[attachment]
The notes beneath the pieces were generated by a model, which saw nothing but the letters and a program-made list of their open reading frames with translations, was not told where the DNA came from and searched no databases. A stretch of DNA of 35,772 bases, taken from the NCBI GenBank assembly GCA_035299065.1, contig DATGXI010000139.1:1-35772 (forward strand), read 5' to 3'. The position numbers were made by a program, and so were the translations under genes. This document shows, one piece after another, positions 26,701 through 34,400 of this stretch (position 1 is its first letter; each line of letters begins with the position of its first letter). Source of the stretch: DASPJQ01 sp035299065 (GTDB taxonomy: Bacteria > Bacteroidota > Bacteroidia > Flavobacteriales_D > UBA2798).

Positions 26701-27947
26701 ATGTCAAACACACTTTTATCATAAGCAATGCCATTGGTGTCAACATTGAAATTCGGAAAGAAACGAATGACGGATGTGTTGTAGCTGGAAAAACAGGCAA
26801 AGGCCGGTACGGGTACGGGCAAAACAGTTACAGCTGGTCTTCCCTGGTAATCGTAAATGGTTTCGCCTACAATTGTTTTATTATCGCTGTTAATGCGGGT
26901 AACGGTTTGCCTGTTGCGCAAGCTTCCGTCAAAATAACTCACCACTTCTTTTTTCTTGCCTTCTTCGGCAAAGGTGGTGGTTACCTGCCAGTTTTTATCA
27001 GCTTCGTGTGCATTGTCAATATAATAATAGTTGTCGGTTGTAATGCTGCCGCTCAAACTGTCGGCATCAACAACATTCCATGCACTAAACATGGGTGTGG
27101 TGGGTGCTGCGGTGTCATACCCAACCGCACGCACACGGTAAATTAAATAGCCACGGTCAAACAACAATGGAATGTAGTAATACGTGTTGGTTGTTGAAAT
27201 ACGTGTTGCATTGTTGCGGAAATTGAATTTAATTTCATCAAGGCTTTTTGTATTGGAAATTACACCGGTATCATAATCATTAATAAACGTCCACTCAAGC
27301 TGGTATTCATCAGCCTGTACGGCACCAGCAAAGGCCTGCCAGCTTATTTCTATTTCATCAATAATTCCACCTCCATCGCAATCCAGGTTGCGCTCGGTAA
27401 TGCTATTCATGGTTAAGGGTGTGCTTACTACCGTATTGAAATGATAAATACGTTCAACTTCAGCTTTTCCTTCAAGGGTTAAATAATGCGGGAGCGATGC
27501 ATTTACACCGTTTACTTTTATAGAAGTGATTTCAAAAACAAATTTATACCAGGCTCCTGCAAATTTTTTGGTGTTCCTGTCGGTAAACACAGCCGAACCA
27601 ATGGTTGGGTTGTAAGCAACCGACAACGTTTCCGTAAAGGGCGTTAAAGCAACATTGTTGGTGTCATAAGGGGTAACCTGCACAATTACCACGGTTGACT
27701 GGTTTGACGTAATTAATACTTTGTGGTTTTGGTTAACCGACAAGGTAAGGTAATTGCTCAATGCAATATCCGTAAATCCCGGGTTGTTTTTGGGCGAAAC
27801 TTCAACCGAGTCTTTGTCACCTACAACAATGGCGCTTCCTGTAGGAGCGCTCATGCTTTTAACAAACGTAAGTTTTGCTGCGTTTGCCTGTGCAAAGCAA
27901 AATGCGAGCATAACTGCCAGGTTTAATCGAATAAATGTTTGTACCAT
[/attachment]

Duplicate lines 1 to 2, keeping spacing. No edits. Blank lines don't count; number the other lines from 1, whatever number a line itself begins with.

The notes beneath the pieces were generated by a model, which saw nothing but the letters and a program-made list of their open reading frames with translations, was not told where the DNA came from and searched no databases. A stretch of DNA of 35,772 bases, taken from the NCBI GenBank assembly GCA_035299065.1, contig DATGXI010000139.1:1-35772 (forward strand), read 5' to 3'. The position numbers were made by a program, and so were the translations under genes. This document shows, one piece after another, positions 26,701 through 34,400 of this stretch (position 1 is its first letter; each line of letters begins with the position of its first letter). Source of the stretch: DASPJQ01 sp035299065 (GTDB taxonomy: Bacteria > Bacteroidota > Bacteroidia > Flavobacteriales_D > UBA2798).

Positions 26701-27947